Chapter16.org, a website devoted to Tennessee writers and readers, has just given Resurrection Bay a really nice review. Our thanks to Liz Garrigan and Margaret Renkl. You can check out the view at:
Chapter16.org, a website devoted to Tennessee writers and readers, has just given Resurrection Bay a really nice review. Our thanks to Liz Garrigan and Margaret Renkl. You can check out the view at:
The pub date for Resurrection Bay is just a few days away! My author’s copies arrived today and my wife, Shalynn, snapped a pic!
And even though pub date’s not quite here yet, Resurrection Bay has gone live on Amazon.com:
and on Barnes & Noble:
Thanks for taking a look!
The June 8, 2014 publication of Resurrection Bay is approaching fast and the word’s starting to get out! Here’s an article that was just published on the Watkins College of Art, Design & Film website:
Thanks Watkins, for all your support over the years!
I admit it: I’ve been in a long dry spell the past few years. From time to time, it happens in a writer’s life. About all you can do is put on your big boy panties and soldier on through it.
So when my former agent and friend Nancy Yost sent me an email on May 12, 2011 and told me about an acquaintance of hers who was looking for a collaborator, I was open to talking about it. She hooked me up with Wayne McDaniel, a writer who lives on the west side in upper Manhattan, a few miles north of my old apartment in Chelsea.
Wayne and I began talking and emailing. He had a spec script he’d written that was based on the life of Alaska’s most famous serial killer, a twisted little eff-stick named Robert Hansen.
This guy was a genuine piece of work. He was a baker in Anchorage with a wife and kids. He was a deacon in the church. Every summer he’d put his wife and kids on a plane to the Lower 48, then he’d go kidnap a woman, fly her (in his illegally piloted Piper Cub) to a secluded spot in the wilderness, then turn her loose in the woods and literally hunt her like wild game (this is the sanitized version; the reality was much worse).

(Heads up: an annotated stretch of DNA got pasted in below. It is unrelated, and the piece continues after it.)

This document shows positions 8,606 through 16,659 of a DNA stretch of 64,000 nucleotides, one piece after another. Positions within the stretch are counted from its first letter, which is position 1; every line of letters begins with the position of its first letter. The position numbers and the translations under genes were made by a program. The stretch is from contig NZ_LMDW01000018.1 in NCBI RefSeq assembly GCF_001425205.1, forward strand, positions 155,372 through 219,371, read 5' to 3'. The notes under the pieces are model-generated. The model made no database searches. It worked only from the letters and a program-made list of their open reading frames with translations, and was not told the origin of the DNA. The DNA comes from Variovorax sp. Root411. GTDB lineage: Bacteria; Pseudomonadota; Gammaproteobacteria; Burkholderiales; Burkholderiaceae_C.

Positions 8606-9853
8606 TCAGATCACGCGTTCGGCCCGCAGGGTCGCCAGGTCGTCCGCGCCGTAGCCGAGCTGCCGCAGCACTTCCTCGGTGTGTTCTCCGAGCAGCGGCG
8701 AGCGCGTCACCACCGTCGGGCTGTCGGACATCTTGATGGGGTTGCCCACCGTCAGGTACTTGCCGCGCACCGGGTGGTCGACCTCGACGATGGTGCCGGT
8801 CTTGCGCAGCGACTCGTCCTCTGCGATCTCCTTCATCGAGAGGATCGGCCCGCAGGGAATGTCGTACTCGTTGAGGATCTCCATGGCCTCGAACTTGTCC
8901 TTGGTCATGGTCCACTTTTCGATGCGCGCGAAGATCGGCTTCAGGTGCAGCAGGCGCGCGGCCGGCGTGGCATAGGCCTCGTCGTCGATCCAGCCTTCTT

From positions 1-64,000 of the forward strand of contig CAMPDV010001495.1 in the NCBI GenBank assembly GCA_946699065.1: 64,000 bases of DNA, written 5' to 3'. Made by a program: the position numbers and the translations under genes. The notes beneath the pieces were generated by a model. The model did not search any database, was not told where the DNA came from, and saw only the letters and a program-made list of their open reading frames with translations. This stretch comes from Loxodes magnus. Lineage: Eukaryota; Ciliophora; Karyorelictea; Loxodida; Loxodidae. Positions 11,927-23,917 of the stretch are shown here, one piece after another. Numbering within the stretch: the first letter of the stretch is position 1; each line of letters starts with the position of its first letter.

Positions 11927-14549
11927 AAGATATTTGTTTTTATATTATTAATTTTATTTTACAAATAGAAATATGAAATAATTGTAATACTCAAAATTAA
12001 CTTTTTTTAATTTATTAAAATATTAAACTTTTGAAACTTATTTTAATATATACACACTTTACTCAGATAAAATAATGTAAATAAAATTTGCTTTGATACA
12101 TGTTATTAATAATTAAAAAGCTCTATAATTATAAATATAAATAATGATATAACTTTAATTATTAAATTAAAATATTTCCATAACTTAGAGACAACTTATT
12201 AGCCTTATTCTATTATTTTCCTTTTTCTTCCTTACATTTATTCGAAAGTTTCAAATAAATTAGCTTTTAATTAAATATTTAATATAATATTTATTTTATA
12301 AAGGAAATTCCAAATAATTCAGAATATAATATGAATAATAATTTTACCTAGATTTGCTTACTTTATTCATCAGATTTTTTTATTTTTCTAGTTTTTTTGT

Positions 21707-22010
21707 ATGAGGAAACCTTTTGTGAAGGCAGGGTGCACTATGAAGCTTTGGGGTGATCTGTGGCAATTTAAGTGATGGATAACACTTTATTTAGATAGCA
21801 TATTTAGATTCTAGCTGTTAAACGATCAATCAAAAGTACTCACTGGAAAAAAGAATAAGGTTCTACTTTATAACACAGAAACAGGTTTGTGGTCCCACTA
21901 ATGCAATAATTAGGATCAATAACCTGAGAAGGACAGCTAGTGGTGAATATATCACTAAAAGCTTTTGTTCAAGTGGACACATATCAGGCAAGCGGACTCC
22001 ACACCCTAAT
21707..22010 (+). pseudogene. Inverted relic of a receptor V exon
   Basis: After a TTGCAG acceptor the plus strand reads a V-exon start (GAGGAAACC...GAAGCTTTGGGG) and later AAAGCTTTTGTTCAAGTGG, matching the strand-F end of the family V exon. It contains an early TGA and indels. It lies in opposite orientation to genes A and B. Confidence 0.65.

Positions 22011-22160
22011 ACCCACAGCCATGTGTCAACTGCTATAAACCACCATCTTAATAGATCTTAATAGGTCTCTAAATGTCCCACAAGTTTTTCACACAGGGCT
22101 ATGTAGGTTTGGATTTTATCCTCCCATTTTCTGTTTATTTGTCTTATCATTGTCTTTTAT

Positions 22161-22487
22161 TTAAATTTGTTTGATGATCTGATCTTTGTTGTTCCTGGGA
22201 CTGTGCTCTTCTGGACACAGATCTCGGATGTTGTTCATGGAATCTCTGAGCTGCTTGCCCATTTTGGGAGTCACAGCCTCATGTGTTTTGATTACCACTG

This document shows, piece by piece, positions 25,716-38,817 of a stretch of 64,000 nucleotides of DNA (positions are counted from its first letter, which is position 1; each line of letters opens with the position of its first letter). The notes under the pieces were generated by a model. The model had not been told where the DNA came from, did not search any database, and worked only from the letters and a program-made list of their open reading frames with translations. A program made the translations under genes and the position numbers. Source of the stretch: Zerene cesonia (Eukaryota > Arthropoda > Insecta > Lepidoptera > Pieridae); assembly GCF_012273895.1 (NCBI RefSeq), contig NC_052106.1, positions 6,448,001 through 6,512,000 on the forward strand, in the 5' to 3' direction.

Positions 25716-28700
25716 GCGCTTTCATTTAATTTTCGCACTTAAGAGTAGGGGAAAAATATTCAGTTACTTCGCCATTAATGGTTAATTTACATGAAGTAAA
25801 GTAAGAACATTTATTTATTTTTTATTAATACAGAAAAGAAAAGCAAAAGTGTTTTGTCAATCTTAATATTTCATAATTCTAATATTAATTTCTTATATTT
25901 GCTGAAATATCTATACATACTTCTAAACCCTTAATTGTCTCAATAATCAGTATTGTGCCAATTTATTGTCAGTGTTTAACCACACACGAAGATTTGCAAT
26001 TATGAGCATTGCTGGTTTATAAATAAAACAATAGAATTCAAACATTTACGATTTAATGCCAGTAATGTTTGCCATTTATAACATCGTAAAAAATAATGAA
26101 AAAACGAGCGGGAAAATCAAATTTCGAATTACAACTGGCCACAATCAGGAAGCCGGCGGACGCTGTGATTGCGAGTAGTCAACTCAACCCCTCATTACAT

The script had been optioned, Wayne told me, but as so often happens, it had wallowed in the black hole of development hell until it was dead. His agent advised him to write a novelization of the script, sell the book, and thereby get the script back into play.
It was a good strategy, but Wayne was struggling with the novel and wanted to take on a collaborator.
We talked, made nice. I read the script; it was dynamite. I read what he had of the novel; I wanted to get involved.
So we played Let’s Make A Deal and went to work.
Some writers are wary of collaborations, but let me tell you, when they work, it’s magic. And that’s the way it was for us. This was, simply, the most successful collaboration and partnership I’ve ever had. Wayne and I have become close friends as well as literary partners and we’re seriously thinking about a second book.
And almost precisely three years after we first talked and emailed, the end result is nearly here. Resurrection Bay will be published on June 8, 2014 by Midnight Ink. Here’s the link to the book on Amazon.com, where you can pre-order it:
It’s a hell of a book, if I do say so myself. I hope you’ll take a look and I hope you enjoy it.
Want to know the really weird part? Wayne and I have never met. Never even been in the same room together…
More about that, and the whole collaboration process, later.
On August 20th, we lost one of our heroes.
Elmore Leonard—87-years-old and at work on his 46th novel—died after suffering a stroke on July 29th.
Marilyn Stasio eulogized him on the front page of the New York Times. Writers, critics, reviewers, readers, and academicians throughout the world have paid tribute to his exquisite style, his elaborate and quirky plotting, the incredibly memorable characters he created, and the sheer firepower of everything he wrote. He will be remembered as one of the truly great writers of his time.
I have a different memory of Elmore Leonard, though.
It’s a memory from twenty-two years ago, in August of 1991. My first novel had been out for just a little over a year and my second was on its way. When my agent sold that first book in late 1988, I decided I owed some karmic payback, so I contacted some folks at the Tennessee Department of Corrections. I had to jump through some hoops, but eventually I became a volunteer teacher at the old Tennessee State Prison, which was more commonly known as “The Walls.” The place resembled a medieval fortress. It closed in 1992 and is now used as a movie set.